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Are they fox eyes in my spotlight?

The colour of fox eyes can vary depending on many things.

A. The colour of the spotlight being used; HID, halogen or coloured filters will have an effect on the retinal reflection colour you see.
B. The age of the fox may have an effect.
C. How directly the fox looks at the light.
D. The distance between your eyes and the light source (reflective angle) can affect the colour.

What colour am I looking for?

Usually greenish yellow. However white, orange and even red eyes can be a fox.
Cats, sheep, cattle and dogs can share the same colour as foxes. The space between the eyes can sometimes determine whether or not it’s a fox.
The movement of the eyes is the next thing to look for. You may see a fox or a cat blink. A fox’s eye may move quickly whereas most other animals don’t move so quickly. A fox may only give a quick glance compared to a sheep for example.
A fox may be seen apart from a mob of sheep, but sometimes within the mob but moving differently to the sheep’s eyes.
Because other creature’s eye reflections are similar to fox, you must identify the animal before shooting.
Cats, sheep, cattle, wolf spider and fox eyes can look similar in colour.

Deer have particularly bright eyes.  They group together quickly and move quickly when startled.
Animals with a more red appearance are kangaroo, possum and rabbit.

More eye colour information.

Always positively identify the animal before shooting.

7 thoughts on “Are they fox eyes in my spotlight?

  1. Thanks for your observations Phil
    I would like to make a few clarifications based on my understanding. We are talking about 3 species.
    DOGS Canis lupus familiaris
    FOXES Vulpes vulpes
    CATS Felis silvestris catus or Felis catus
    I frequently tell people that a fox is more like a cat than a dog, but more like a dog than a cat. Clearly 3 different species.
    Foxes technically have dichromatic vision. Dichromatic vision is limited to two colours. Foxes are unlikely to distinguish reds and yellows from purple, blues and greens. This type of blindness is shared by 6-8% of human beings. Ref Animal questions Cats and dogs are similar having more rods for seeing in low light and less cones in their retina that distinguish colour. Most humans have many more cones than rods
    Foxes may hunt similar to cats, but don’t hunt in packs likes dogs or wolves Canis lupus.
    Foxes climb better than dogs but not as well as cats.
    I have cut open over 600 foxes and about 20 cats. Their gut is similar but diet is vastly different. Cats require fresh kill and occasionally carrion. Foxes eat fresh kill, carrion, insects, fruit, grain and anything edible. The reproductive tract of female dogs, foxes and cats is similar.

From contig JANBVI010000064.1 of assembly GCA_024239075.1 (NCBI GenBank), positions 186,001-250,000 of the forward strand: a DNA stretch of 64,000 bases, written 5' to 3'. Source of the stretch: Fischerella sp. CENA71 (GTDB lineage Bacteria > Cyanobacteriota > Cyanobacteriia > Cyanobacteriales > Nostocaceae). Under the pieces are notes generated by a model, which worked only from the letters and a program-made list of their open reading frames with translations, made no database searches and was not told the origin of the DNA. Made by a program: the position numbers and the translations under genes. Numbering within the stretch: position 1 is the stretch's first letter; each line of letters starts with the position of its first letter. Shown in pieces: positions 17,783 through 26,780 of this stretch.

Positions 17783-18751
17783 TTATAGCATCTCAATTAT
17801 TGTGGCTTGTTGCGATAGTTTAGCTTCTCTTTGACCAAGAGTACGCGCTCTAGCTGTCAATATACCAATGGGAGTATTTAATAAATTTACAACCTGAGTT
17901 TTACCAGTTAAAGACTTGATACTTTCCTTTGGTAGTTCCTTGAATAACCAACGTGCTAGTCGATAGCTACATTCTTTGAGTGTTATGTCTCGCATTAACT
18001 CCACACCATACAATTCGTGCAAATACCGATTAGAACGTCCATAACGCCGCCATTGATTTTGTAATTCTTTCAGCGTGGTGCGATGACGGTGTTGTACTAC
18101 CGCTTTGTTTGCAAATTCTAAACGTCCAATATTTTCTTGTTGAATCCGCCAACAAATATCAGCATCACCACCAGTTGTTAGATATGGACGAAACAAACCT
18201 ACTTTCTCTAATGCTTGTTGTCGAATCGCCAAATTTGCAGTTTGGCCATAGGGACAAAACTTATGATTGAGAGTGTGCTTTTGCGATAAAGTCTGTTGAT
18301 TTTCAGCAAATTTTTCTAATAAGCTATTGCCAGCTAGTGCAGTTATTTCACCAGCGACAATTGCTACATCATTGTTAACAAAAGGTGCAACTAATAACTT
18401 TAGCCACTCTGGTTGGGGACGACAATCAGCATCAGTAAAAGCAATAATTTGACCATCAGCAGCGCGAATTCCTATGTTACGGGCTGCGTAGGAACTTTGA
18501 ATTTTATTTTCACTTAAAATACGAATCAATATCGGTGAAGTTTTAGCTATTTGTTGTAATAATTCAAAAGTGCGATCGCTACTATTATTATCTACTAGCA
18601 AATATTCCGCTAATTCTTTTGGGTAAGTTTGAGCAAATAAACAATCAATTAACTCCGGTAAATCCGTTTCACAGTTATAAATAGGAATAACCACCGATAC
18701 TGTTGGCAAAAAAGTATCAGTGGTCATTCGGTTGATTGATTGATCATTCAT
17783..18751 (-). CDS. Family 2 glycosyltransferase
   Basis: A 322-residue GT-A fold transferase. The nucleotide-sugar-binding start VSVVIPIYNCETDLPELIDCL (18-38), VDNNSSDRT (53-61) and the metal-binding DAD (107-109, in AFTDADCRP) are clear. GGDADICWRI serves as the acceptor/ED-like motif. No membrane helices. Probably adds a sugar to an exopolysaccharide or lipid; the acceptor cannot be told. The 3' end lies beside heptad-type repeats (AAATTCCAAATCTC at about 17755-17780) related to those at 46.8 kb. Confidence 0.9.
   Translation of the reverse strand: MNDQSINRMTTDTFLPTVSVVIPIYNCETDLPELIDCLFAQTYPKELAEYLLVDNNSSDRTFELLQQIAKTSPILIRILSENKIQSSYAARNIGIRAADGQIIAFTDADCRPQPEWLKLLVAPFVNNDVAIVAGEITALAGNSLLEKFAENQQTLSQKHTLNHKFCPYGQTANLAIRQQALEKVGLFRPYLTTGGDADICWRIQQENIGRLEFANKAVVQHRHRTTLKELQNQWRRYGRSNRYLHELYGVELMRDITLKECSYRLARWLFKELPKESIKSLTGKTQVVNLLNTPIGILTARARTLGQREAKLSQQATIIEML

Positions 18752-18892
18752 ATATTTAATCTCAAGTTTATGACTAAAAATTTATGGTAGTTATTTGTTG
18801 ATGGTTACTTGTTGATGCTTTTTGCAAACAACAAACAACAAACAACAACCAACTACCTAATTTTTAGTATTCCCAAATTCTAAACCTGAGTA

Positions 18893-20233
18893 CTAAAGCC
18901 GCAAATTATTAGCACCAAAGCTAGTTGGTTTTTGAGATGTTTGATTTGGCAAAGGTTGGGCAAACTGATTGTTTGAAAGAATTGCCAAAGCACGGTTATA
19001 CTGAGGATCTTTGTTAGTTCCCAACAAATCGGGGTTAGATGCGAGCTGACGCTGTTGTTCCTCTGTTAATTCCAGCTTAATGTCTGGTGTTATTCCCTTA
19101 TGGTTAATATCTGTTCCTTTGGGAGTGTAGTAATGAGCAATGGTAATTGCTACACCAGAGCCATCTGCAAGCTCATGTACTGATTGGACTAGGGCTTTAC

Dogs chase foxes, rabbits, cats, rats, mice, chooks, sheep, cars and posties because they know they are not dogs. Dogs even chase other dogs because that is what dogs do.

  2. Just a few quick notes re: foxes and cats.
    Foxes have monochromatic vision, the same as cats, somewhat different to dogs.
    Foxes and cats eyes are the same. During daylight or when having a fixed gaze toward a spotlight, the eyes’ pupils are slits. At night their eyes are round. Dogs are always round, the size varies with the amount of light.
    If you could liken a foxes eyes to a computer, they have excellent “grey scale” vision during daylight, hence excellent movement detection. They have about 6 times better night time vision than us, roughly the same as cats. Dogs, not so good.
    The Diplotic Chromosome count for red foxes is 36, all cats world wide (house, lion, tiger etc) are 36 or 38. All dogs from the Chihuahua to Great Dane are 78.
    Foxes have many other distinctly feline characteristics:
    -they hunt like cats
    -they readily climb trees
    -their gut is almost the same as cats
    -they leap on their prey
    -foxes bite their prey, dogs shake theirs
    -they stalk their prey
    -whiskers on wrists as with cats
    There are many others similarities.
    That’s why dogs chase and kill foxes, they think they’re cats.

  3. Well Mathew you described an event I wouldn’t have to expected to happen either. Thanks for your observation. Graham

  4. I for the first time in my life just saw a fox and two cats playing, would have thought anyone who said that was nuts until the other night.

  5. Hello
    “Almost always”, a fox will display two (2) eyes towards a spotlight. Most other animals, i.e. sheep, cattle, horses etc, show mostly one eye. Koala’s have the closest eye to a fox, yet are much farther apart.
    I was very interested to read a comment in your article in SSAA regarding foxes re, “…who think more like cats than dogs”. In my experience with spotlighting foxes, I have found on quite a few occasions, foxes actually playing with cats, with no animosity towards each other. Perhaps that explains why dogs hate foxes so much.
    Thank you for your fine website.

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